A few years ago… I met a boy about 16 yrs old ..when I volunteering with NASEOH (National Society for Equal opportunities for the Handicap) ..an NGO that did just that. Gave and asked, no, demanded Equal opportunities for their children..not sympathy.
The director, Mrs. Sudha, a formidable lady ran the place like a well-oiled large corporate entity where timelines were adhered to, and, I can’t see or walk..could not be used as an excuse for mediocre work. She also asked that the “Volunteers”, like me have a time table and stick to it. And once in a month we would have a review. Three times missed mark (late coming or no show) was the limit. After which, you were asked to (sometimes not so politely) go. She was very clear that her children could not be used as an excuse for someone to feel good. They, kept to their time lines and who ever worked with them ..needed to be in integrity as well.
I learnt a lot from hey way of Being..
I have digressed...
The Story I want to tell here is of this boy, Shrikant. A quiet shy lanky chap, who would keep to himself most times. He had lost his right leg in an accident and refused to wear prosthetics. Shri, as most other kids called him, was way too old for his 16 years. I used to teach “Basic Computers” to them so that they would then be able to get data entry job work from leading IT companies as be able to support themselves financially with dignity and not resort to begging or crime.
Shri would sometimes just linger on after the class, and after a few weeks, I realised he wanted me to initiate conversation, which I did. He was very cynical about most things..and a rebel. He had a natural inclination to the subject, but it seemed like he didn’t want to succeed or go ahead. He refused to move ahead and knew that he was refusing. He was fighting on the inside, demons that only he could see and I could sense. He would, on some days, look long at me, as if silently beckoning me to understand, read his mind, get him out Fight him for him. I remember feeling extremely helpless.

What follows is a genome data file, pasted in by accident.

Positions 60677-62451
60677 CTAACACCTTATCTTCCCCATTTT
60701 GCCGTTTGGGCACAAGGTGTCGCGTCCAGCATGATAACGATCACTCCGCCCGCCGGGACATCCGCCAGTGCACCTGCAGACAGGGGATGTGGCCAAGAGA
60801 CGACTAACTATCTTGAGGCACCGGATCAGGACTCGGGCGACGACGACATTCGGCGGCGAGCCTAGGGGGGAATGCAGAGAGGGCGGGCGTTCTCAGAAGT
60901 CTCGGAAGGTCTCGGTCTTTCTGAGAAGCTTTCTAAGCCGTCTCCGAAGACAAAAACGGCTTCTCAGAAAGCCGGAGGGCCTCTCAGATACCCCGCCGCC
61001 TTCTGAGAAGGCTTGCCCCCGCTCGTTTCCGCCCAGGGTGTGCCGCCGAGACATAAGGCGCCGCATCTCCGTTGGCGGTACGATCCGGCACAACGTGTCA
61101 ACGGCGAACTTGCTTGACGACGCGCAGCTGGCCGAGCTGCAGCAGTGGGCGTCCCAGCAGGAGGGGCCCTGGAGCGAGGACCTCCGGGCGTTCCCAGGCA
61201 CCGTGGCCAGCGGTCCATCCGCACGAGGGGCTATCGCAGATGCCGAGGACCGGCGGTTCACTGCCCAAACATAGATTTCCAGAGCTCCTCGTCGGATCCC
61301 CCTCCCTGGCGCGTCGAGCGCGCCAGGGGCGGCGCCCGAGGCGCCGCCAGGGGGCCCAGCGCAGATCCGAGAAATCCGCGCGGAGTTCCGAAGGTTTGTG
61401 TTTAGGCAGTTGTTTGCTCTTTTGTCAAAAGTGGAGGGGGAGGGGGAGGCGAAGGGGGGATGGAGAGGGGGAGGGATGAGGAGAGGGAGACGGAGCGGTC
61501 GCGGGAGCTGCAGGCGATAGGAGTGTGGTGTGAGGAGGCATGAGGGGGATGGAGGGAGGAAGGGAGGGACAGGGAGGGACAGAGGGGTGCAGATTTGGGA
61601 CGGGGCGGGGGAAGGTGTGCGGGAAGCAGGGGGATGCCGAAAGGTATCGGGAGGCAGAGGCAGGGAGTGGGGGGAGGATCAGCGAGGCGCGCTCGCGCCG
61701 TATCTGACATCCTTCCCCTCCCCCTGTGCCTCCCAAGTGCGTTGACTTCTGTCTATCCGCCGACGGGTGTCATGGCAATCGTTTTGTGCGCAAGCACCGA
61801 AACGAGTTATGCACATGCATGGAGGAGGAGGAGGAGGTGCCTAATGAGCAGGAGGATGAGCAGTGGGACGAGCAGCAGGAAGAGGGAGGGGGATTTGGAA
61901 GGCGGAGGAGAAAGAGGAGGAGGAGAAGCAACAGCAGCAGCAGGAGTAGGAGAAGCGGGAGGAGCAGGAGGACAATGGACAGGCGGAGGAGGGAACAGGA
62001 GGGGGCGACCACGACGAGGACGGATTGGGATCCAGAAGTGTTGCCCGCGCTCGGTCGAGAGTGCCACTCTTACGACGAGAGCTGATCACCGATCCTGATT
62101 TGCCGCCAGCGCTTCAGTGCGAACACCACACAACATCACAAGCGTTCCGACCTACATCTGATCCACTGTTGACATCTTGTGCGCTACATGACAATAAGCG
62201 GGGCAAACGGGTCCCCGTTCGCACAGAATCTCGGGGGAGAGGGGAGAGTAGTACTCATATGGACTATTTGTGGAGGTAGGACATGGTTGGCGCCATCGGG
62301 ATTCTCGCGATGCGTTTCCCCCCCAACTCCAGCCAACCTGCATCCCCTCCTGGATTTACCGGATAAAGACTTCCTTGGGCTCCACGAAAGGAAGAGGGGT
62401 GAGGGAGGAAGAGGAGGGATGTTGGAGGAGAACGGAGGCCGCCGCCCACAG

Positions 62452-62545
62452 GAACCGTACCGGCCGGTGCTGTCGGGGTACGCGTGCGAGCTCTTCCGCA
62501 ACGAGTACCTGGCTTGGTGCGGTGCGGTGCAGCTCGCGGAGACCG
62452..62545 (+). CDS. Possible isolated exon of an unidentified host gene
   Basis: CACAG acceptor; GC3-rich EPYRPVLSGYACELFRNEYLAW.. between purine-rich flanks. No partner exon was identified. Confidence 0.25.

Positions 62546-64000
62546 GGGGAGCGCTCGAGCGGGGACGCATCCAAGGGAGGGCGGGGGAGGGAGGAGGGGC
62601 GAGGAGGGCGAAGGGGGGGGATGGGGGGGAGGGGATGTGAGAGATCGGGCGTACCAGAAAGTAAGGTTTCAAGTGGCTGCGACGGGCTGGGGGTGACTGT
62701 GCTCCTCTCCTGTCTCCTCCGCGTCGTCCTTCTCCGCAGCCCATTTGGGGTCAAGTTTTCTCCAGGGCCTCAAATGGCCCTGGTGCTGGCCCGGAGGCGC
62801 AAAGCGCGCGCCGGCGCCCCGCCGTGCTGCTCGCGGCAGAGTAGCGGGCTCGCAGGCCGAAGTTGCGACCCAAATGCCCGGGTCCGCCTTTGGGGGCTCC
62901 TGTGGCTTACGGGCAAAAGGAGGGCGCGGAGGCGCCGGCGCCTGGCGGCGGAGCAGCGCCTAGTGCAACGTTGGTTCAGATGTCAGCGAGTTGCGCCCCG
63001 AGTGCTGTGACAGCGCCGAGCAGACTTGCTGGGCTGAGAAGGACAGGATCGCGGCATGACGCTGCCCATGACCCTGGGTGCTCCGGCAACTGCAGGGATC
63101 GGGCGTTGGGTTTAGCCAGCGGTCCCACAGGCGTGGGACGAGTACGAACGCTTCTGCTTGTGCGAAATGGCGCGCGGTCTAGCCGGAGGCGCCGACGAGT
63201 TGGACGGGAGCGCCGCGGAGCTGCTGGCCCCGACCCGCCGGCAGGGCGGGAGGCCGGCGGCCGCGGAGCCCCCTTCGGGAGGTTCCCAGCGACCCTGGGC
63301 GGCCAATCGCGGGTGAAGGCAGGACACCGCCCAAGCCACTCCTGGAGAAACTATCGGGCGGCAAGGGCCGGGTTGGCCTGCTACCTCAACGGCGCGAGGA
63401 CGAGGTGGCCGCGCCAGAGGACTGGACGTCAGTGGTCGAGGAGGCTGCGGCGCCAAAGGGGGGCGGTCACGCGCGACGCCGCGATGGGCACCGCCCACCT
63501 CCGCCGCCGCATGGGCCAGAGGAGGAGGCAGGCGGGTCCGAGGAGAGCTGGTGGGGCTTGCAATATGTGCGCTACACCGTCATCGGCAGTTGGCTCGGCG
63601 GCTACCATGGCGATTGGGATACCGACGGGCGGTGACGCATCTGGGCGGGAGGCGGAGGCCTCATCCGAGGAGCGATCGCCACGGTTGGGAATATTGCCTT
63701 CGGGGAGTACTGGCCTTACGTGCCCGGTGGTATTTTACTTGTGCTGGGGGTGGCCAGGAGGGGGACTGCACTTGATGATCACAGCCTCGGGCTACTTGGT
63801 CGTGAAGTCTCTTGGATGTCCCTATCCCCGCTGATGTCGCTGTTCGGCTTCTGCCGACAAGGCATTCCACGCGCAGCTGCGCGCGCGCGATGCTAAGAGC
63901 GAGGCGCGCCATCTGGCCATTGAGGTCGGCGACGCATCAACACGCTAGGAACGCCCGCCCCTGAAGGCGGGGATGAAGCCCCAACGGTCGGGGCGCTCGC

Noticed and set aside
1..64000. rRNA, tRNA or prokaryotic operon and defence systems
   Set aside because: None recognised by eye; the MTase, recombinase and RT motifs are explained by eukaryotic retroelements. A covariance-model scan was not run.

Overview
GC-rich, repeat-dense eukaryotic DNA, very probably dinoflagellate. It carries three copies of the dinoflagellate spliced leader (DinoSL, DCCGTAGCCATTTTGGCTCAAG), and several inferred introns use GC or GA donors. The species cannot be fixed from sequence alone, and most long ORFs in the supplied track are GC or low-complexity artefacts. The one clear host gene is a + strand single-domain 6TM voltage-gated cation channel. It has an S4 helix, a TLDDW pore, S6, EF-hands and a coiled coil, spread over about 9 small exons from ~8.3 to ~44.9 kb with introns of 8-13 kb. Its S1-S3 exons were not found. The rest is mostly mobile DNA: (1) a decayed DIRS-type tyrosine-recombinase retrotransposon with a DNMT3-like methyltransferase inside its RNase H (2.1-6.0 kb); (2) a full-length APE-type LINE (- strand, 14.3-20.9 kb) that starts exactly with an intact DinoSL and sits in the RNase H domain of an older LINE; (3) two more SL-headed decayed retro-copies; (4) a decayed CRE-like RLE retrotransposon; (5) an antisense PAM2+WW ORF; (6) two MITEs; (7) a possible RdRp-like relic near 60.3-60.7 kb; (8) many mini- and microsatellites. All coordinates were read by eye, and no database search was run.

So we would just sit and share the awkward silence and then he would make some random comment and the conversation would build one tiny scrap at a time. I was careful not to push. Till after a few months I began to see the story forming and began to understand some of Shri’s demons. These stories that he told me..kept moving between past, present and future, like wisps of black smoke, on an unpredictable windy day, and sometimes..as he spoke I got this feeing that he could see beyond this lifetime… he would have a faraway look of anguish in his eyes.
Shri, Shrikant was a child born out of a brutal rape. His mother, was abandoned by her family and society and left to fend for herself with Shrikant. She became a domestic help and eventually when Shri was 6, she died of untreated tuberculosis. Shrikant had been drifting from friends to social homes, till he landed at NASEOH when he was 14.
I could understand his angst for the unjust world that behaved unjustly with his mom and him, how unwanted he felt, judged, for no fault of his. My heart grieved for him, his mother and many like him who were just unfortunate “casualties” or a statistic.
and that is when I wrote this Poem, as I Imagined him..
White light – blinding pain
Wet sticky dark,
A Long, a very long journey
Voices-Loud – whispers.
A dark shroud.
What are they talking about?
The whisper is deafening
It reaches me, and my yet,
Not numbed consciousness
I remember now – memoirs
Managing to pierce through
My self-inflicted anaesthesia
Of time gone by
Days, Years,… lifetime?
What difference does it make?
It is still the same out there
People clinging to life
In a dead world
Relationships twisted with meaning
Waiting for death
Lie shrivelled an curled
Communities and Countries
All fighting for the same space
Actors, beggars, Authors, clowns
Crying behind the painted face
It’s the same door in the end
The same old race
So predictable -so shallow
So false-So narrow
The minds of people.
Don’t want to do down that road again
I have yet to erase the past tracks of pain
Time grotesquely bloats
A lot of unrest
Against his will
He is born
We continued our conversation , which thankfully were not as staccato. He shared how there were many like him and that one day he would take me to meet them.
I was with NASEOH for 2 more years after that and Shri gradually started looking up and not away. He started taking more interest in his work and by the time I left, he was in the running for a Team leader position. Still quite shy but now somehow , straighter.
Sometimes our own stories have the power to transform us, not to mention the one who listen to them. I walked away with strength and hope after y encounter with Shri.
Sometimes we just need someone to bear witness to our stories and suffering – that is all. And in that listening maybe healing begins.
I am struck by the power of bearing Witness and the privilege of doing so.